Another funny remark from the Land office was: Lucky your neighbour did not put up a fence otherwise we could not move the marker. Seems like the wild west. :-) who puts in the first pole has the rights. Even in the wrong spot.
So good to remember if you own unmarked land.

Feedback welcome because it is an awkward situation and we want to start building in November this year.
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Re: Land office procedures for chanotte

Postby Roger Ramjet » Tue Mar 13, 2018 7:11 pm

zebrafilm wrote:Our Thai family is laughing when I talk about 'strong' position, according to them the fact the the woman has connection with the airforce and military are more important then our 'official way'.

That can mean trouble or it might just be all talk, and to be honest I've played that game with Immigration too, as my uncle is a retired army officer from the armoured battalion at Sara Buri and if you are going to get offended and mouth off you know someone, then you'd better know them.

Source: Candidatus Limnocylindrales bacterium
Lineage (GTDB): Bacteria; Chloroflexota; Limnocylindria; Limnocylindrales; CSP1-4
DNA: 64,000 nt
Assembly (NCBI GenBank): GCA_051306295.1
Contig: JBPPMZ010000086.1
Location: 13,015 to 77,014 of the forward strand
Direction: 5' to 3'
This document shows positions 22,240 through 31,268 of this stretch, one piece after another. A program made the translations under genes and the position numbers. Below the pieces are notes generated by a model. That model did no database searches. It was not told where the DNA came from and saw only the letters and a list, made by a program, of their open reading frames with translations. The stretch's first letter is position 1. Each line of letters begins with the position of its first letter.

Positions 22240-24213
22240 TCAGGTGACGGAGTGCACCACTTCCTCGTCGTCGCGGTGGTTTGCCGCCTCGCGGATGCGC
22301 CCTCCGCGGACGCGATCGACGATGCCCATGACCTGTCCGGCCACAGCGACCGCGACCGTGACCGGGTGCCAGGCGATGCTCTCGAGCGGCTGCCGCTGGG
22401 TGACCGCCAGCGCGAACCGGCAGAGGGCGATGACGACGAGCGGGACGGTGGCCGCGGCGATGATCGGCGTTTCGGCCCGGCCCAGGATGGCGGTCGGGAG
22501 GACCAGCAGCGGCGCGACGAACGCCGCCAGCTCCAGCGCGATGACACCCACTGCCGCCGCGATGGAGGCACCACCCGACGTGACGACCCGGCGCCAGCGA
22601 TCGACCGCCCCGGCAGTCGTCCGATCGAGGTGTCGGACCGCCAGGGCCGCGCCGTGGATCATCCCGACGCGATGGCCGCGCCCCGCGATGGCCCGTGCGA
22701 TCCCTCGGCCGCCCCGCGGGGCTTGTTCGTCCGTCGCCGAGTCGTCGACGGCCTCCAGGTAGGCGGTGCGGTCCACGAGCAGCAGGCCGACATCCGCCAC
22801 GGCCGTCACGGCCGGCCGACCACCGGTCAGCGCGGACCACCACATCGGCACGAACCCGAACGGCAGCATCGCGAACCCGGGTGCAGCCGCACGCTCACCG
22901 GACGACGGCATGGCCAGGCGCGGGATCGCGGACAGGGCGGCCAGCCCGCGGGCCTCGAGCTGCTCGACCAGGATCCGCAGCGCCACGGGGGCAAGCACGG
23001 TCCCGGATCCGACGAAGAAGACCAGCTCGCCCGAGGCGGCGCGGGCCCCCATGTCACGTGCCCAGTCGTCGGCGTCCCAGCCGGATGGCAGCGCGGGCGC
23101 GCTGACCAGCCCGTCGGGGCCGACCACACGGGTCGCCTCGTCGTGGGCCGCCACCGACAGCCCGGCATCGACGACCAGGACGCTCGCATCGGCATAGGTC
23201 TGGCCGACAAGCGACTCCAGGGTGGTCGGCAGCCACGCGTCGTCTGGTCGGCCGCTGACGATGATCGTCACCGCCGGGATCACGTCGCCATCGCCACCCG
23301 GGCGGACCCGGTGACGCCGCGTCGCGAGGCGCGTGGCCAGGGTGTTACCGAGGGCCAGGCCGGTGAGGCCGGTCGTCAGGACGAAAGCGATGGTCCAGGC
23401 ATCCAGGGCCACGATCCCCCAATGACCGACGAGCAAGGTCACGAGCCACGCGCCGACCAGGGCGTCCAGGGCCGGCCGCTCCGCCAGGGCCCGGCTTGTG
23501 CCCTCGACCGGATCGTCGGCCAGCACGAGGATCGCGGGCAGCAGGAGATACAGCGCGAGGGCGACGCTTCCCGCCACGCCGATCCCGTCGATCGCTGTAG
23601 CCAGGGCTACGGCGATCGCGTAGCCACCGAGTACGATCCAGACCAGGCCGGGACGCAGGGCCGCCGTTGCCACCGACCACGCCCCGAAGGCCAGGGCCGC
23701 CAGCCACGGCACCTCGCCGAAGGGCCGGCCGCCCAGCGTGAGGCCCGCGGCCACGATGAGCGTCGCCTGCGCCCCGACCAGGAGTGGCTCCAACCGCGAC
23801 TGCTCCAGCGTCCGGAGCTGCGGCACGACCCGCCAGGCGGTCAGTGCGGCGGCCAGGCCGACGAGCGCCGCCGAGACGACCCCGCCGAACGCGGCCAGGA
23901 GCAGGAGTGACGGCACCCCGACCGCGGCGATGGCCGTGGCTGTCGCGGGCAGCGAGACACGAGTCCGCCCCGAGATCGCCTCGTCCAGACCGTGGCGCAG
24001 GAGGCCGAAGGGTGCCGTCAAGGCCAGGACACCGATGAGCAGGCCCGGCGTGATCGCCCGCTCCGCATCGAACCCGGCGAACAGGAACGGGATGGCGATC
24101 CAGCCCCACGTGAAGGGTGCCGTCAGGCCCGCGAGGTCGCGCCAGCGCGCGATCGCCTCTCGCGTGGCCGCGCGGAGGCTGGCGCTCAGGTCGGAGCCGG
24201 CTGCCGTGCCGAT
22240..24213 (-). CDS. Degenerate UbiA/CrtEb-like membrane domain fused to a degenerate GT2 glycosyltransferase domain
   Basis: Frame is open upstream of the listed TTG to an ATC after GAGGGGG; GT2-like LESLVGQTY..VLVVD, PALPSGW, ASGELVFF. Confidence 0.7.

Private roads are a real pain, we have the same problem with our road as it has split down the middle and subsided on the side of the rice paddies and the owner is a real pain as her husband is a police general and she's his first wife. :D
I'd contact the neighbour, he'll understand and he'll thank you for being honest, his venum will then be directed at the lady who fleeced him.
Having the land upgraded is a waiting game and takes about 1 year, just so you remember who has the power at the land office. The fact that you are not in the National Park is a relief and now all you have to do is wait, then when the land is updated, wait another 4 years to get a full Chanote.